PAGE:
29 May 2013
The Contemporary Art Society is pleased to announce the details of three fellows who will curate a series of displays at the Whitechapel Gallery from September 2013, supported by a touring exhibition, related talks, and a publication of essays. The project is managed collaboratively by the Contemporary Art Society and Whitechapel Gallery and is generously funded by Arts Council England.
All three fellows will undertake their research from June to September 2013 whilst based in a museum in England. With access to the Contemporary Art Society’s network of 65 member museums as well as guidance from the Contemporary Art Society and Whitechapel Gallery’s expert teams, each fellow will use the founding principle of many of these institutions – philanthropic giving – as a springboard to explore the role of philanthropy in developing public collections in the UK.
The three successful curatorial fellows are:
1. Curatorial Fellow (East Coast): HELEN KAPLINSKY, hosted by Ferens Art Gallery, Hull
Display: 10 December 2013 – 9 March 2014
Tour: Middlesbrough Institute of Modern Art, March – June 2014
**Will explore the role of art schools as sites of making and production, recognising their particular relationships to past industries.
2. Curatorial Fellow (Midlands): INGRID SWENSON, hosted by Wolverhampton Art Gallery
Display: 20 March – 1 June 2014
Tour: Wolverhampton Art Gallery, June – August 2014
**Will explore the positioning of particular works of art and the debates and discourses that have surrounded their perceived and actual value.
3. Curatorial Fellow (South): GAIA TEDONE, hosted by Brighton Museum & Art Gallery
Display: 12 June – 6 September 2014
Tour: Towner, Eastbourne, September – December 2014
**Will explore the role of individuals in creating visions for particular collections.
Sophia Bardsley, Deputy Director of the Contemporary Art Society, said: “We are delighted to have appointed three such talented and ambitious curatorial fellows to work on this exciting collaboration with the Whitechapel Gallery, which will investigate the impact of private collecting and philanthropy on regional collections across the UK. The fellows will undoubtedly benefit from being able to draw upon our network of 65 member museums to inform their research, many of which have rich and historic collections built up over hundreds of years.”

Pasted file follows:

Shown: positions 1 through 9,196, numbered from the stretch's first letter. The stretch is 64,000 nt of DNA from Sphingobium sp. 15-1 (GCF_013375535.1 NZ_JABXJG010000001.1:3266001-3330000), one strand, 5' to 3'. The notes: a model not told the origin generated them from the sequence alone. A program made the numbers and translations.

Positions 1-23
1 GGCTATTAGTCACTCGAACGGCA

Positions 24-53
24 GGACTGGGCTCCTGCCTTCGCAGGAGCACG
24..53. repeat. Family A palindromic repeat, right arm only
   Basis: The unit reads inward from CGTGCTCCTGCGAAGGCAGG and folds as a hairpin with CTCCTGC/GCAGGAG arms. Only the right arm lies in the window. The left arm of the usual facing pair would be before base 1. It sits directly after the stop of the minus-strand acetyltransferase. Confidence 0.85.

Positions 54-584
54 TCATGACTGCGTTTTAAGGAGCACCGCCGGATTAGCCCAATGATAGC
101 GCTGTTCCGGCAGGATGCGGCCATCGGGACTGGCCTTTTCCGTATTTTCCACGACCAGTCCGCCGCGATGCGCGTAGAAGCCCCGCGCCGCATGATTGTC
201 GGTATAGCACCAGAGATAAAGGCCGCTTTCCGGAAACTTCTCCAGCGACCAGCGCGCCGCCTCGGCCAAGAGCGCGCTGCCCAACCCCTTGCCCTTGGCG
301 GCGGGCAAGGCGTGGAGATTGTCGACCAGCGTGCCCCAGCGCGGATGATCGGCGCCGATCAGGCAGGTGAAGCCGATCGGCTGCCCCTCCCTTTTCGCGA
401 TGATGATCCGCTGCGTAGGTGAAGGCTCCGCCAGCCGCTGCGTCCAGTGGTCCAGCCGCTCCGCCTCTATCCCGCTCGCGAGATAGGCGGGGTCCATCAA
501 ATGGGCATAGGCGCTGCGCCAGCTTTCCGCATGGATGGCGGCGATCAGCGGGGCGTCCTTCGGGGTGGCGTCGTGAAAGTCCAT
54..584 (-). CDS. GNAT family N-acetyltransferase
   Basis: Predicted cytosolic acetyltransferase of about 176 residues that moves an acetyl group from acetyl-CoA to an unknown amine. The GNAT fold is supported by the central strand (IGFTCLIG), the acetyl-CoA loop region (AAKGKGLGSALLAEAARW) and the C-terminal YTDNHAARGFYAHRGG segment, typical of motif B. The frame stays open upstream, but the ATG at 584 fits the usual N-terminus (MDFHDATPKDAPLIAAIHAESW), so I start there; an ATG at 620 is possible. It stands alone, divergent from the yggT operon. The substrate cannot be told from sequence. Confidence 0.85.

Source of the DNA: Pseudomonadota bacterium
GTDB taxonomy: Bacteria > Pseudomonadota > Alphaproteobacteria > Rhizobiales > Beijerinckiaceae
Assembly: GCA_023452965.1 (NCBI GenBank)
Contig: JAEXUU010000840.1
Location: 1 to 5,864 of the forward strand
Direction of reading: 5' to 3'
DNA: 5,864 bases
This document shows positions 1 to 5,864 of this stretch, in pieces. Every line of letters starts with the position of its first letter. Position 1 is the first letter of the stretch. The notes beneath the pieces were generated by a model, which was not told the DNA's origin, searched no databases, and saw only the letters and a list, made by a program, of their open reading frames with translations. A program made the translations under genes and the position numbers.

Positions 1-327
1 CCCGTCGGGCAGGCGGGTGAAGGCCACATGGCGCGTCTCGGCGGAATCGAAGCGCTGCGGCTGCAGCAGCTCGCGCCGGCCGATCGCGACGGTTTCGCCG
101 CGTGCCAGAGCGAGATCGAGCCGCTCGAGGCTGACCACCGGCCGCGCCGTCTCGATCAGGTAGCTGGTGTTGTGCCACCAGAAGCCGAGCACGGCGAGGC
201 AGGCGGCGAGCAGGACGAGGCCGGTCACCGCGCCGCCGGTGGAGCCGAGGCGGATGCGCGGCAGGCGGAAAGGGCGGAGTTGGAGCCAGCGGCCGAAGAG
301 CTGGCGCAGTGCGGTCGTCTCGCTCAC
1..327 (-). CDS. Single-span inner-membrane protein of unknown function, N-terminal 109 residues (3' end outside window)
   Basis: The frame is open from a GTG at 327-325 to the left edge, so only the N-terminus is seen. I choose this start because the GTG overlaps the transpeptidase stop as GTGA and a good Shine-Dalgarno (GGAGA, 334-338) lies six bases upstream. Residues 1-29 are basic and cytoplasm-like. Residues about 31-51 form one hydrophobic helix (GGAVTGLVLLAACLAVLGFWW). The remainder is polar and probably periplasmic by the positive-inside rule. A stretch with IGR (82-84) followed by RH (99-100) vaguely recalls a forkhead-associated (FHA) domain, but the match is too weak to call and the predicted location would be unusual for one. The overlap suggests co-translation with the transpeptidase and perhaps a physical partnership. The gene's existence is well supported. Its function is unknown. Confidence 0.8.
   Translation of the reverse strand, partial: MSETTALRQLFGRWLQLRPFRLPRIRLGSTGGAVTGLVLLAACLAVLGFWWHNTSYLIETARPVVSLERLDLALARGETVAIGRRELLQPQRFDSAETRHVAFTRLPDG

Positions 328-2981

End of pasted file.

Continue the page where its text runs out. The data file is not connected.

For all press enquiries, please contact:
Jenny Prytherch, Communications Manager, Contemporary Art Society
+44 (0)20 7017 8412
Notes to Editors:
1. ABOUT CONTEMPORARY ART SOCIETY
The Contemporary Art Society is a national charity that encourages an appreciation and understanding of contemporary art in the UK. With the help of our members and supporters we raise funds to purchase works by new artists which we give to museums and public galleries where they are enjoyed by a national audience; we broker significant and rare works of art by important artists of the twentieth century for public collections through our networks of patrons and private collectors; we establish relationships to commission artworks and promote contemporary art in public spaces; and we devise programmes of displays, artist talks and educational events. Since 1910 we have donated over 8,000 works to museums and public galleries – from Bacon, Freud, Hepworth and Moore in their day through to the influential artists of our own times – championing new talent, supporting curators, and encouraging philanthropy and collecting in the UK.
2. ABOUT THE THREE APPOINTED FELLOWS
East Coast Fellow: Helen Kaplinksy, hosted by Ferens Art Gallery, Hull
Helen Kaplinsky is a London based independent curator and writer. She has worked with the Arts Council Collection since 2011, having been awarded an opportunity to curate the collection whilst studying Curating MFA at Goldsmiths University from 2009-11. Upcoming projects include a residency with Flux Factory (NYC), and Image as Witness (London). Recent exhibitions include Thrall’dom (LIMAZULU) and Auto Couture(both London). She lectures in Art and Design history at City Literacy Institute and has undertaken residencies at Treignac Projet (FR), Sichuan Fine Art Institute and 501 Artspace (CN) and Islington Mill (UK).
Midlands Fellow: Ingrid Swenson, hosted by Wolverhampton Art Gallery
Ingrid Swenson has been Director of PEER (formerly The Pier Trust) since 1998, during which time she has curated over 50 acclaimed gallery and public realm projects with a wide range of artists including Martin Creed, Mike Nelson, John Smith and Karin Ruggaber. Prior to PEER she worked in a wide range of museums, galleries and arts organisations including the ICA (as exhibitions coordinator from 1988 to 2004). She has taught on many BA and MA fine art and curating courses, including Sotheby’s Institute, RCA, Central St. Martins, City University, Chelsea School of Art, Byam Shaw, Kent Institute and Norwich School of Art. She has published her writing on art and its wider social and cultural impact in a number of periodicals and catalogues. She has an MA in Art History from University of Sussex (1984). She has been a Fellow of the Royal Society for the Arts since 2002, a member of the International Association of Art Critics since 2001 and on the Executive Board since 2009. She was a Trustee of Milton Keynes Gallery from 2000-2003, and a Trustee of Cubitt Artists from 1996 to 2007, for whom she was also Chair from 2003-05.
South Fellow: Gaia Tedone, hosted by Brighton Art Gallery & Museum